The customer journey, mapped out comprehensively, is a powerful tool in the hands of the modern marketer. This is the age of data, after all, and data equals understanding, and understanding equals knowledge. Whether you're exploring hiking trails on an unfamiliar mountain range or navigating a new city, a map is an invaluable source of knowledge. When we apply this idea to something more marketing-oriented, like the customer journey, we see how important such a source of knowledge can be.
Let's explore this a bit more.
What is a customer journey map? This is a document that tells you all about customer motivations, desires, expectations and origins. It is both a source of information on your customers — helping you better understand them — and a tool that can help you actively mold the experience your customers have when they make contact with you.
This second aspect serves as a point of differentiation between a traditional map and the more interactive customer journey map. While the traditional map model that we are all familiar with tells us information about a specific journey or route, a customer journey map gives us a vantage point to directly control this movement from Point A to Point B.
For example, if you have mapped your current customer journey and found that many customers access your website via a link from social media and then navigate to a particular product before converting and then leaving the site, this is useful information. It shows that your marketing strategies are working for that particular product. However, it also gives you the opportunity to divert the customers' attention in meaningful ways.
Let's say you have other products and services that can support the product customers are already connecting with. You can tweak the structure of your site to influence the customer journey towards this new product or service, increasing your revenue and enhancing the customer experience at the same time. This is positive customer journey mapping in action.
We've already touched on why you need to be mapping the journey your customers take when they interact with your business, but let's list some of the factors that make this approach so useful.
Where do you start as you map and craft the customer journey? Take a look at some key techniques.
A basic customer journey can be broken down into four key phases — awareness, research, conversion and post-conversion. This is a good starting point for developing a more detailed map of the customer cycle. So, use data to understand the behaviours, motivations and general sentiment of the customer at each phase.
How are customers becoming aware of what you can provide to them? You can measure referral traffic or deploy analytics to discover key access points and use this to work backwards to the point at which your customers became aware of what you provide.
How are customers finding out more about what you can offer? Are they reaching out directly, reading reviews from third parties or finding information from some other source? This is useful data to have as you develop your content marketing and customer service strategies.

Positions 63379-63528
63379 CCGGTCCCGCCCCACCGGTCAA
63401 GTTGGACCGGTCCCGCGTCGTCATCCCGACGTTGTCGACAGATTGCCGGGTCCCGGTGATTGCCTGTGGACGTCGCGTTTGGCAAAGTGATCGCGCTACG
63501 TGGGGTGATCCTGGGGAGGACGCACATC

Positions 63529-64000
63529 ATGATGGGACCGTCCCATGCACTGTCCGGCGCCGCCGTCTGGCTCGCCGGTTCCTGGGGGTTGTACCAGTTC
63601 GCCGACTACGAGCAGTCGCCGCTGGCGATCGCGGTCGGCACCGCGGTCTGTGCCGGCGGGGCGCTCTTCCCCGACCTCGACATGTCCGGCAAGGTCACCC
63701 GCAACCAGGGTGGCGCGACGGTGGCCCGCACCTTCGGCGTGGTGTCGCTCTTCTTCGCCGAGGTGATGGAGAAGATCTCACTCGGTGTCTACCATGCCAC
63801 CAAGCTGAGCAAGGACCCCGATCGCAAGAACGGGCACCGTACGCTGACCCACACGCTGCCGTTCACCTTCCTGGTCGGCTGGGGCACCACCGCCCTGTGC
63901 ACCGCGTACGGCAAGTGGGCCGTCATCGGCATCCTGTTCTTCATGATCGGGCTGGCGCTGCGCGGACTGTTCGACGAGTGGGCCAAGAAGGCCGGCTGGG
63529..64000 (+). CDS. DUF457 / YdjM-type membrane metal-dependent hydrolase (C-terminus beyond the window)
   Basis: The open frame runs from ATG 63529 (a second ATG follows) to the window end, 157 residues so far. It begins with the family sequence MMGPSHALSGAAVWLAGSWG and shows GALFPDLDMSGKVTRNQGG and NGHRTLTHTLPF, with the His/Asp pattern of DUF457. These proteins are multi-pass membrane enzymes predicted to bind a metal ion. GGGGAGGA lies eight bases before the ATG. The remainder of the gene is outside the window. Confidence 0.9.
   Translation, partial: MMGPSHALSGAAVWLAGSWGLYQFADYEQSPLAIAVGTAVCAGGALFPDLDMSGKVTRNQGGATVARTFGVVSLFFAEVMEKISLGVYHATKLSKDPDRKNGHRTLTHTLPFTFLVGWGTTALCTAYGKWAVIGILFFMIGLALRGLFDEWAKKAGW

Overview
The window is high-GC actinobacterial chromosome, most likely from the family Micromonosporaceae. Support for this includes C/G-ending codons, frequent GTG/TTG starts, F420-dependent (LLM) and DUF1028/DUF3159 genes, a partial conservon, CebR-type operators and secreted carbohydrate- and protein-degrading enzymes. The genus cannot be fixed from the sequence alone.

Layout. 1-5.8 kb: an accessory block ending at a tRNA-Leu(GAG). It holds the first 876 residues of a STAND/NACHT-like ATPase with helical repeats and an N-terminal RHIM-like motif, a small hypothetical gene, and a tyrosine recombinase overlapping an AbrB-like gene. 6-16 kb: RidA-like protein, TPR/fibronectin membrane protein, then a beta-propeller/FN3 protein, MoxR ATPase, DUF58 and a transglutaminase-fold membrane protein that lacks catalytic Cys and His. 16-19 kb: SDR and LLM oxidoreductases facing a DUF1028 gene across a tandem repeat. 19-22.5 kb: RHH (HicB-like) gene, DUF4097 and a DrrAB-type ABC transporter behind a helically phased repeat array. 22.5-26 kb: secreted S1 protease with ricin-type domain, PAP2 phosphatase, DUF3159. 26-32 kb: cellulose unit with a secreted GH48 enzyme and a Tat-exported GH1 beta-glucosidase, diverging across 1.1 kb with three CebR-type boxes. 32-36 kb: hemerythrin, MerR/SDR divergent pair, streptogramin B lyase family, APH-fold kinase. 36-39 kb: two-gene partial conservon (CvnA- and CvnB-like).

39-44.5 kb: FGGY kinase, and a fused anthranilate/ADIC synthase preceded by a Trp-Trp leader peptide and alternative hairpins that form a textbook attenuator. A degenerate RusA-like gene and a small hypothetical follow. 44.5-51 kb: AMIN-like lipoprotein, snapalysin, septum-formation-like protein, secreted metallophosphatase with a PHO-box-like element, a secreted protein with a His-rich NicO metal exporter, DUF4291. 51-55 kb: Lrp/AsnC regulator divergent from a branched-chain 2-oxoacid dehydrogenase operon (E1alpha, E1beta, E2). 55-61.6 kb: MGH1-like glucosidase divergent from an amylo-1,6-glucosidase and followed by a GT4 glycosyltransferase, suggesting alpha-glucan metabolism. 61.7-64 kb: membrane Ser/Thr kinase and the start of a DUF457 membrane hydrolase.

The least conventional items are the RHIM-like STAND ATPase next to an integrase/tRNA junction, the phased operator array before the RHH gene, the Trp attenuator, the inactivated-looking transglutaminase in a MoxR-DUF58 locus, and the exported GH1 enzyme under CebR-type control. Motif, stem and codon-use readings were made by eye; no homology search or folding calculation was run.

What are customers doing at the point of purchase? Perhaps you could offer relevant add-on purchases to increase revenue and enhance user experience.
Are customers churning after conversion, or are they coming back for more? We'll explore this one in more detail below.
What happens post-conversion is critical to the success of the broader customer journey. Nurturing a customer through to conversion and then simply letting them churn is a huge wasted opportunity. Think of the customer journey as less of a linear progression and more of a cycle — the conversion is simply one point in this cycle.
Understanding customer experience and how this relates to their expected customer experience is crucial to driving growth. Data can help you understand what customers want from you after conversion. Perhaps they require support in the form of an ongoing subscription, or maybe they need additional purchases or repairs and maintenance further down the line.
Just like you want to avoid areas of traffic congestion and construction work when you drive through town, your customers want a smooth and streamlined route to what they need.
As you map your customer journey, be aware of these potential sticking points. Customer feedback and analytics will help you gain a picture of where these points are and give you the insight you need to smooth out any areas of friction in the journey.
The customer journey does not begin and end with your business itself. Your business — and, as such, your customer journey — exists within the broader market ecosystem. Customer awareness, your brand's reputation and how you measure up against competitors all feed into this.
Bear this in mind as you map and develop your customer journey. Find out what people are saying about your products and services, and put yourself at the heart of the conversation in your industry. If customers do not see you as a viable option, you are missing out on valuable traffic and revenue. Aim to influence the customer journey to attract these prospects you would otherwise be missing out on.
The engage™ app and platform are developed with data at their very core. With this digital technology, you can understand customer motivations, drive direct connections with prospects in your field and gather the data you need to elevate your customer experience as you map the customer journey.
You may have noticed a theme as we examined the customer journey above — everything depends on data and understanding. Access this data and take control of the customer journey. Take a free tour of the app and platform today to discover more.